INXC, Dcn Matthew


It is interesting to note here that it is not possible for Orthodox Iconographers to write if you will things like an Icon of the Immaculate Conception.

I mention this because ultimately there is a point when speaking of God or His "attributes" (I'm not sure that is the right word) that only transcendent statements or expressions can be made. In other words negative reflections can be lies and often distort man who is made in the image and likeness of God. Such a technique is often used these days for theological exploration I think which doesn't seem right.

In Christ,

Matthew Panchisin

Edited by Matthew Panchisin, 08 March 2008 - 05:55 PM.
Typos additional thought


#13 Victor Mihailoff

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Posted 09 March 2008 - 09:54 AM

If this is what you meant by the connection, then I'm not in fact sure there is anything particularly 'Arian' about it.



Arius, as I understand him, believed that Jesus was born a man and progressed to a state of divinity (perfection). Likewise, the whole point of evolution is that, through a progressive evolution, life is perfected.


I also assumed something else was meant for the connection between Arianism and Darwinism.

One dictionary definition of Arian: adj : of or relating to Arius or his doctrines esp. that the Son is not of the same substance as the Father but was created as an agent for creating the world.

It can then be conjectured that evolution was an agent for developing species. (If you believe in it, and I do not)

That was the connection I saw.

In Christ, Victor

#14 Fr. Gregory (Hallam)

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Posted 14 March 2009 - 11:32 AM

There is a faulty premise in the alleged connection between Darwinism and adoptionism, namely that there is a telos in evolution. There isn't. Evolution does not describe a movement towards perfection but rather the process whereby organisms adapt to ambient environments and predator challenges. One adaptation cannot be considered "superior" to another, nor should emergent complexity be confused with perfection. The most effective adaptations are sometimes the simplest.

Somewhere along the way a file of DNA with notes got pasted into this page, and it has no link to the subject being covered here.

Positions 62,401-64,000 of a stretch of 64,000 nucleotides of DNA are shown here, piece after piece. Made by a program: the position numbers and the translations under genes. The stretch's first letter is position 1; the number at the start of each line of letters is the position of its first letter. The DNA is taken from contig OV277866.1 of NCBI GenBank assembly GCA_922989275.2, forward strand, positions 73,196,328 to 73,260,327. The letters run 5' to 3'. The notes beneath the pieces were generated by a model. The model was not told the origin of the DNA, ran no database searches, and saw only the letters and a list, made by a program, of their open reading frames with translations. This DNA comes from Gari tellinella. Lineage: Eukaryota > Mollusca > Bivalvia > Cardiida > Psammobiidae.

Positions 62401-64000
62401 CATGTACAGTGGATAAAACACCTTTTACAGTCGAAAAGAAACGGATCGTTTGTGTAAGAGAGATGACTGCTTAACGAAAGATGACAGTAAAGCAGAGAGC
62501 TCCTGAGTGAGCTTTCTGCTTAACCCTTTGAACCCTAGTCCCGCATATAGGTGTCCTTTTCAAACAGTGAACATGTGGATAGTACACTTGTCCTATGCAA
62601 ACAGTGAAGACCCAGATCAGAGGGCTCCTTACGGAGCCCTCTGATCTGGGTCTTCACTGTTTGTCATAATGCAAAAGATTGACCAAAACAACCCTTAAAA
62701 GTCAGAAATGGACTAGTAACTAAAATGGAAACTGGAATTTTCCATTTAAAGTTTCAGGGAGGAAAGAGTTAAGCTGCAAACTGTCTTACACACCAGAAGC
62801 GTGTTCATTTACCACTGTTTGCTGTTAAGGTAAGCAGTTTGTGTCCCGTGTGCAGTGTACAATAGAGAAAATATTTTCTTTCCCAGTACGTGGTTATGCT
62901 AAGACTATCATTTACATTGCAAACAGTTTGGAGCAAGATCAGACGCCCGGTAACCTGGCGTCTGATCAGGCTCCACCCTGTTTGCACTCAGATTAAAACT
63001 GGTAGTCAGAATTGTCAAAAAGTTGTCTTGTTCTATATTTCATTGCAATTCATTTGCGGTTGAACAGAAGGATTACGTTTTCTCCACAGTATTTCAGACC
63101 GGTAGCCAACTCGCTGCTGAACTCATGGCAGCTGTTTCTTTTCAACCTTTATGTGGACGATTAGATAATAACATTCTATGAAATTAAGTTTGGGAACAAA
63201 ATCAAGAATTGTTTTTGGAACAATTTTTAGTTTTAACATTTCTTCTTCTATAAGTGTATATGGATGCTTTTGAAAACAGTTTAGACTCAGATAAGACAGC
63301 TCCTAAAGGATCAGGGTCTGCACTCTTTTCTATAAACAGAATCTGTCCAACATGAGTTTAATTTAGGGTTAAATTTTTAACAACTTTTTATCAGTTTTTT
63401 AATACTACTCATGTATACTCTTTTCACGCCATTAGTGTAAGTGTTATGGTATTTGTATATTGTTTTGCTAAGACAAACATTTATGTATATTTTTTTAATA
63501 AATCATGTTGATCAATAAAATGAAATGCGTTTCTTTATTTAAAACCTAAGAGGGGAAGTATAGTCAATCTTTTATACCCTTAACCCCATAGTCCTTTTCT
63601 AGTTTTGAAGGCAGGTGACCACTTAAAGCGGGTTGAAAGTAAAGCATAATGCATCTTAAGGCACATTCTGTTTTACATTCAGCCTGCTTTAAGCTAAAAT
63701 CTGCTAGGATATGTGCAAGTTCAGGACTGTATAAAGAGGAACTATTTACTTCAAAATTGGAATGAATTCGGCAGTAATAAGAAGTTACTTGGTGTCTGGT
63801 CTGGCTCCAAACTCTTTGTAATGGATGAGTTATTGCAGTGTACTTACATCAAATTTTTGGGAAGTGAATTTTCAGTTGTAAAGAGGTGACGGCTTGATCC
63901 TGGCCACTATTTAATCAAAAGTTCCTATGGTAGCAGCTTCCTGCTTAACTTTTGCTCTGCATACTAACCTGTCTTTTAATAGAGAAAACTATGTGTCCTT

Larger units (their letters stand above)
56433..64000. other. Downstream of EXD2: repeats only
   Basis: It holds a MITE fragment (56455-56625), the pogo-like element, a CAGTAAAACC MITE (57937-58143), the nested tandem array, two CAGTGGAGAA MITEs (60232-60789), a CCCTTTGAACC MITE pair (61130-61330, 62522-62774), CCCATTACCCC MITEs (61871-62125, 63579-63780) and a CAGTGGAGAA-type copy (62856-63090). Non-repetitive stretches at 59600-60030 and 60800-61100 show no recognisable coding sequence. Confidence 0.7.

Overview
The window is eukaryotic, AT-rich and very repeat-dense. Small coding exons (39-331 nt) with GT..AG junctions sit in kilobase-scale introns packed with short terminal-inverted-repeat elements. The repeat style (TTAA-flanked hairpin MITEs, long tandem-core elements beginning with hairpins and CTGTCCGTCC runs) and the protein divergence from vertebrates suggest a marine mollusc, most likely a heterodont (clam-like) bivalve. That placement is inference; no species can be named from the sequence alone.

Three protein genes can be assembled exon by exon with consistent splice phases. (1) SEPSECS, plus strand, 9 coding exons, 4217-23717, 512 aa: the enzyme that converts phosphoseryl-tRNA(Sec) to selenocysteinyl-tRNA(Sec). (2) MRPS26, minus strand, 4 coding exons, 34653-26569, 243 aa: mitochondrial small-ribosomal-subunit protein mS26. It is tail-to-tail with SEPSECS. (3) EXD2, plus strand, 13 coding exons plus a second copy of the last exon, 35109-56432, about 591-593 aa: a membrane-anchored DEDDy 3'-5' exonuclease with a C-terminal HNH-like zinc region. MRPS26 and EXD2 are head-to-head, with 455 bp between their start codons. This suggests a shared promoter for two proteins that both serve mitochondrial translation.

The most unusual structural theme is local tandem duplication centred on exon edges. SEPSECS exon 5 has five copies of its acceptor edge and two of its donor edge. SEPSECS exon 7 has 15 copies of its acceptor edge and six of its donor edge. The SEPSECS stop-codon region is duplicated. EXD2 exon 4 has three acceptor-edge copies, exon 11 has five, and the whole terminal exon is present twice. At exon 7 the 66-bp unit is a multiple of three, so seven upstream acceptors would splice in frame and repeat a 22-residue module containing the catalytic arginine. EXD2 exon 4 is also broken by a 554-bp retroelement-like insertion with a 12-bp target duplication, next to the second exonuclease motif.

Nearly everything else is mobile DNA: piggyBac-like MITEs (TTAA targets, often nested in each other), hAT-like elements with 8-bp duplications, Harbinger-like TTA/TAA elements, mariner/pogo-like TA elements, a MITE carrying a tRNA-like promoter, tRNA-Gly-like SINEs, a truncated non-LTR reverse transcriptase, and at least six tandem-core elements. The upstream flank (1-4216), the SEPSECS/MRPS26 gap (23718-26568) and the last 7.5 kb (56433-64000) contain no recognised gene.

There is another faulty assumption here; that the Incarnation or theosis can be either contended OR supported by naturalistic theories of organic morphology and function. This is a fairly basic category error. Incarnation and theosis are works of grace and human will and have no bearing on our genetics endowments .... and vice versa.

What one could and should claim here though is that a particular human trait (e.g. the disposition to violence in the defence of territory - having an evolutionary origin) can be transcended and transformed by that recapitulation of our humanity inherent in the Incarnation and our response. However, such a transformation may only incidentally feed back into the process of evolution. Certainly evolution does not compromise the Incarnation "in the other direction" as it were.

Just so you all know where I stand. I do not regard ANY truth characterised by a theory attempting to account for empirical data to be alien to or incompatible with Orthodoxy, (cf. St. Justin Martyr). Blessed Augustine's comment in his work on Genesis is apposite ...

"Even a non-Christian knows something about the earth, the heavens, and the other elements of this world, about the motion and orbit of the stars and even their size and relative positions, about the predictable eclipses of the sun and moon, the cycles of the years and the seasons, about the kinds of animals, shrubs, stones, and so forth, and this knowledge he holds as being certain from reason and experience.